This page presents a how-to guide to replace the wishbones of the Fiat Coupe. The wishbones are a safety-critical item of the car; if you are in any doubt about your ability to complete the job competently you should stop now and seek professional assistance.
This job is rated Four Spanners on a scale of five - it requires specific tools, and a certain amount of mechanical sympathy. It will take several hours to complete for a first-timer.
Performing the job involves jacking the vehicle and working underneath. There is - as with all jobs of this nature - a serious risk of personal injury if you jack the vehicle incorrectly and fail to use supplementary supports. Proceed at your own risk.
The images below all show the right hand side front suspension on a 16v NA model. The other models are similar but differ slightly to accommodate differing brake mountings. Parts are generally not interchangeable.
Jack the car securely using the point at the chassis leg end, behind the rear wheel. Apply WD40 wherever there's a likely-looking thread; the pictures below show them all. The following images also label the major parts of the suspension.
The rear of the suspension
The front of the suspension
View from the rear and below
This close-up view of the swivel joint and pinch bolt indicates the correct positioning of the hub carrier on the swivel pin. Note that this is not all the way down; there is a groove machined in the pin through which the pinch bolt must pass. The green line indicates the approximate shape and position of the groove.
Close-up of the pinch bolt.
Remove the nut on the bottom of the steering joint (aka track rod end) and use a joint splitter to separate the joint. Now is a good time to replace the track rod end - while you have it all in bits. You're going to have to have it realigned anyway, and if the bottom joint is tired then the steering joint is also likely to be tired.
If you do intend to change the track rod end, release the lock nut on the steering rack before you split the joint. Note that the track rod ends are handed and (usually) marked with a letter in the casting.
The steering joint disconnected.
Remove the nuts from the drop link.
Use spring compressors to compress the suspension, taking the tension out of the suspension leg so that it can be easily lifted.
Now it's time to remove the pinch bolt - you may need to use a driver to push it out - and split the main swivel. You can't fit a screw-type splitter in there; there isn't room. A long lever will do the job, with a suitable persuader, or a fork-type splitter, though that will probably wreck the old joint... but you're about to replace it, so no worries there.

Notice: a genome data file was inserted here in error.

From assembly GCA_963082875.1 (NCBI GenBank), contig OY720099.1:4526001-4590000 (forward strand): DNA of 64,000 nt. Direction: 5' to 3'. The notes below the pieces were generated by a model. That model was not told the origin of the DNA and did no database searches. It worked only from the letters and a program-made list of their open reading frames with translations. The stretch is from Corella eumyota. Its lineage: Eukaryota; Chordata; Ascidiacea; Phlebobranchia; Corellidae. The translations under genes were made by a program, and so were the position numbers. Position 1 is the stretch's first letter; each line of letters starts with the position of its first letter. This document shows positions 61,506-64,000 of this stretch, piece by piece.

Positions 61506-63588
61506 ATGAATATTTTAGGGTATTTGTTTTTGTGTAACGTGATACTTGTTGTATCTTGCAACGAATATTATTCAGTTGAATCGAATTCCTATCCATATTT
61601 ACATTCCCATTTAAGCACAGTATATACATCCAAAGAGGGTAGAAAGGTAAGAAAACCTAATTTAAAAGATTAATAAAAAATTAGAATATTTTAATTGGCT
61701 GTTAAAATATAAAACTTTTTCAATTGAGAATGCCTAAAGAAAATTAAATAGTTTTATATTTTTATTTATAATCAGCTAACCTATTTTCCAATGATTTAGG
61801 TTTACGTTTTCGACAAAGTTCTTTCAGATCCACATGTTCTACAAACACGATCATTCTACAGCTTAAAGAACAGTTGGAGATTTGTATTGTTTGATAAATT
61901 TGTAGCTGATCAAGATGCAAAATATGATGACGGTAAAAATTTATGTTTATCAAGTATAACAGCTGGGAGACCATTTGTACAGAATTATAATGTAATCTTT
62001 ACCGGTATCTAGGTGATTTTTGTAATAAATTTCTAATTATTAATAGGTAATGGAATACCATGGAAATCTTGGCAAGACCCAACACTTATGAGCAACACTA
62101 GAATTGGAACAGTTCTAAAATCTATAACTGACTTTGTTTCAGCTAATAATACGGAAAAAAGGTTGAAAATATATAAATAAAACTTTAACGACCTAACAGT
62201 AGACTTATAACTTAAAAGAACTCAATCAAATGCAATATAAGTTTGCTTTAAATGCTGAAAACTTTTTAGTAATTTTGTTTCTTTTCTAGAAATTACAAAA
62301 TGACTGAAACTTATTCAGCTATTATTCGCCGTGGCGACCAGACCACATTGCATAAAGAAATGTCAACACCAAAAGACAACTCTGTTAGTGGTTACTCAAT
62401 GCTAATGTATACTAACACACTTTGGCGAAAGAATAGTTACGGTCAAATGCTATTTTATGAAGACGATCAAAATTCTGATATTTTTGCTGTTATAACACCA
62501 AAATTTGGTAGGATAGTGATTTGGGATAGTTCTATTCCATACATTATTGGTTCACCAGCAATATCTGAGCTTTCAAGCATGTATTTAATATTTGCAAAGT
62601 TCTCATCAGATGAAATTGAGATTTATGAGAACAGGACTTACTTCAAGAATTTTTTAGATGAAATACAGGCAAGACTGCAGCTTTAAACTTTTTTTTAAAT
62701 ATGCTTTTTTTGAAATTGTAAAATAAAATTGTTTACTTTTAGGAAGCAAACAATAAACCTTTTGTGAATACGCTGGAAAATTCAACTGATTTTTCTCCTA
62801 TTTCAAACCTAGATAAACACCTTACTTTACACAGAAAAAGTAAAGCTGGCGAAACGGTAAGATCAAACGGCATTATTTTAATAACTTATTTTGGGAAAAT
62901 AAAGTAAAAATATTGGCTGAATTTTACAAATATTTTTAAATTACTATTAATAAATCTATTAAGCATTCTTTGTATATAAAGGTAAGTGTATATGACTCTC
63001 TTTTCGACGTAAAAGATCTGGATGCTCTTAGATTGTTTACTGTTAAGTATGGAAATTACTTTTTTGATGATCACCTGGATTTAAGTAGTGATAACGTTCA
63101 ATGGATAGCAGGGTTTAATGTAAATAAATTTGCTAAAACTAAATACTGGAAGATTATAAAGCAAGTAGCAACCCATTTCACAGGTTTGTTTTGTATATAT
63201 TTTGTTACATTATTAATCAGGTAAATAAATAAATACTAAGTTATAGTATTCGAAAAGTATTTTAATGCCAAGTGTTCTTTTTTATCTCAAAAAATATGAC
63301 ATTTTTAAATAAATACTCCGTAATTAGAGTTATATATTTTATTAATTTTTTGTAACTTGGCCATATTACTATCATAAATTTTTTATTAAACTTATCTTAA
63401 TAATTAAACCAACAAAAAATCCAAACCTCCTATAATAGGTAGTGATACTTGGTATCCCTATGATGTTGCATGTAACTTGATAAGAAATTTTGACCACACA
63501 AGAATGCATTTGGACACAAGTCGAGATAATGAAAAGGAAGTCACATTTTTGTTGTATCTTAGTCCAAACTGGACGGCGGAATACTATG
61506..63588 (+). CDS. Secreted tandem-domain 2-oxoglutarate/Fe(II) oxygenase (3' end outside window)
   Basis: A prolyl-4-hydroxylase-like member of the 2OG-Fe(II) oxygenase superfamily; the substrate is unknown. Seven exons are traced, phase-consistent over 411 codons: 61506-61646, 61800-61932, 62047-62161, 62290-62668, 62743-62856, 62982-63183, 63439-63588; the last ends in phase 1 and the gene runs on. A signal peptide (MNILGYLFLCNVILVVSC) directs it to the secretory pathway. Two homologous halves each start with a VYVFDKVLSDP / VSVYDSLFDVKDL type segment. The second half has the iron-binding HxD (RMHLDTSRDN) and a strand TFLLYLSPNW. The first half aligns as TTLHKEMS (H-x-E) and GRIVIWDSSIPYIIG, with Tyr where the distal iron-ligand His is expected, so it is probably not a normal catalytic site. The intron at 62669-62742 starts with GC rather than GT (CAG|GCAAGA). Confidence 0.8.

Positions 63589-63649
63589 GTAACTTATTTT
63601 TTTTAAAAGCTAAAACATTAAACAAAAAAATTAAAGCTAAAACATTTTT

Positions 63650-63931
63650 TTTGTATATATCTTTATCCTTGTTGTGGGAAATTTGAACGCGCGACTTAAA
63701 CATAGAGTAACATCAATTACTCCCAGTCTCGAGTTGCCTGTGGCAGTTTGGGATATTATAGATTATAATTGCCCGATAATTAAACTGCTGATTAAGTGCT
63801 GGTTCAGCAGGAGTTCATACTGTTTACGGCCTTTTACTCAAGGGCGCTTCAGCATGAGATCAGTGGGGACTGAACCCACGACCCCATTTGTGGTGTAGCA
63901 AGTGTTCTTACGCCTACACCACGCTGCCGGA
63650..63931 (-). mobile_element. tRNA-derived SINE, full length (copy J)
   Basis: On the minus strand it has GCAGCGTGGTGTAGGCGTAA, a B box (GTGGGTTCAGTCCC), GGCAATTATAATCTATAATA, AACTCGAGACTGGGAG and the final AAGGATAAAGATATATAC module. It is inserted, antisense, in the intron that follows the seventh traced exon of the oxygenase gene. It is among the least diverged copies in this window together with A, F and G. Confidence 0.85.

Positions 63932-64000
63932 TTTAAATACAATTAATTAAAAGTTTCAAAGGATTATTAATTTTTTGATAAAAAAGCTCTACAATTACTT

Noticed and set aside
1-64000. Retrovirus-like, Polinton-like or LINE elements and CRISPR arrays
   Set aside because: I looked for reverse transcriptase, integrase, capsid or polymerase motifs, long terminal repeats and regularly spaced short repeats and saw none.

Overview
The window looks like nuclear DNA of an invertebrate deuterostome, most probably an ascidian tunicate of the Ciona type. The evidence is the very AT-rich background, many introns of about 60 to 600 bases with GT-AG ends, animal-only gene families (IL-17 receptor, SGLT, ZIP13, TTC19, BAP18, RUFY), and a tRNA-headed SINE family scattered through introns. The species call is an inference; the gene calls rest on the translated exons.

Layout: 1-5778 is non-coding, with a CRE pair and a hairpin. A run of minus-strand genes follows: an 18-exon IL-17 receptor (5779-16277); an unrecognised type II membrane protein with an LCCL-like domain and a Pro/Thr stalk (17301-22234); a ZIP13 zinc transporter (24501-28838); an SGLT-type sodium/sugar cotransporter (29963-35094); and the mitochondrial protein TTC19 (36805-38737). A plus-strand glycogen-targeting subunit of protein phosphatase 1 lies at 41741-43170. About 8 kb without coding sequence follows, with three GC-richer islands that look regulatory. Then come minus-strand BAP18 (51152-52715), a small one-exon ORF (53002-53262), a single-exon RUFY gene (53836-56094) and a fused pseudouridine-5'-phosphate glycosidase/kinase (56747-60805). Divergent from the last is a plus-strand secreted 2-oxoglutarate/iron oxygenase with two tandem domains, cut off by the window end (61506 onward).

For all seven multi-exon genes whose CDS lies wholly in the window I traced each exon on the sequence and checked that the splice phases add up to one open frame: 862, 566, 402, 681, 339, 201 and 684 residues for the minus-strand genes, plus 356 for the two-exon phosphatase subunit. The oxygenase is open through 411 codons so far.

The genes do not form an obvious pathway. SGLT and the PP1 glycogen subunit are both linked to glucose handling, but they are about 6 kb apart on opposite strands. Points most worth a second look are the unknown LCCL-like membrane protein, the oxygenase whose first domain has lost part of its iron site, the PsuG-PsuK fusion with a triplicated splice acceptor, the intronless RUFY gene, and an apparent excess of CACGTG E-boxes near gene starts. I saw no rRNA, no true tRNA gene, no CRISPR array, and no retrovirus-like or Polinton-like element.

The pinch bolt removed.
Remove the bolts at the back of the wishbone.
And then the bolts at the front of the wishbone.
At this point, everything should be all loose and dangly, but still generally in place
Everything hanging loose, ready for removal.
At this point, it becomes a little tricky. I find it easiest to lift the weight of the suspension strut on my knees. The idea is to lift it far enough to release the bottom of the hub carrier from the swivel pin, but not to pull it out so far that the half-shaft is pulled out of the gearbox.
Once the pin is clear, the strut can be lowered again - it will hang from the mount - and the wishbone will wiggle free.
The ideal position to support the strut.
The original (pattern) arm on the left; the new Fiat original equipment on the right.
Now comes the fun part - putting it all back together
Mr Haynes might suggest 'reassembly is the reverse of the above procedure' but unfortunately it's not that easy.
There are a couple of methods which will work, but they both require you to get the swing arm back approximately in place.
New bits roughly back in place.
Note that the bolts are three different lenghts and must go back in the same places.
Method one - ignore the outboard end and slide the new arm into position (there's a little ridge on the anti-roll bar mount that can make this tricky). Once it's in, wiggle the new drop link into place but don't fasten it yet. Then loosely fasten the bolts - don't tighten them. Then you'll need a little/lot of brute force to lift the strut high enough to get it over the swivel pin.
Method two - fasten the swivel pin into the hub carrier first, and then locate the mounting holes. The arm will be at a steep angle which will prevent the bolts locating, so a long lever or a jack is required to wiggle everything into place. Three arms helps, too...
Now you need to replace the drop link nuts. You'll find that the new rubbers are too fat to fit, but you can get it on by putting the washer upside down and leaving it to settle for a while, while you replace the track rod end bolt. If this is difficult, keep pressure on the joint to lock the pin. Now go back and replace the washer on the drop link the right way up.
Finally, release the spring clamps and then jack the car on the suspension to take the weight of the car. Make sure all the bolts are fully tightened with the suspension now in its normal operating position.
It is imperative that the tracking it checked as soon as possible. There is absolutely no chance of the tracking being correct after replacement of so many parts. Failure to correct the tracking will result in - at best - unusual tyre wear, possibly very rapidly.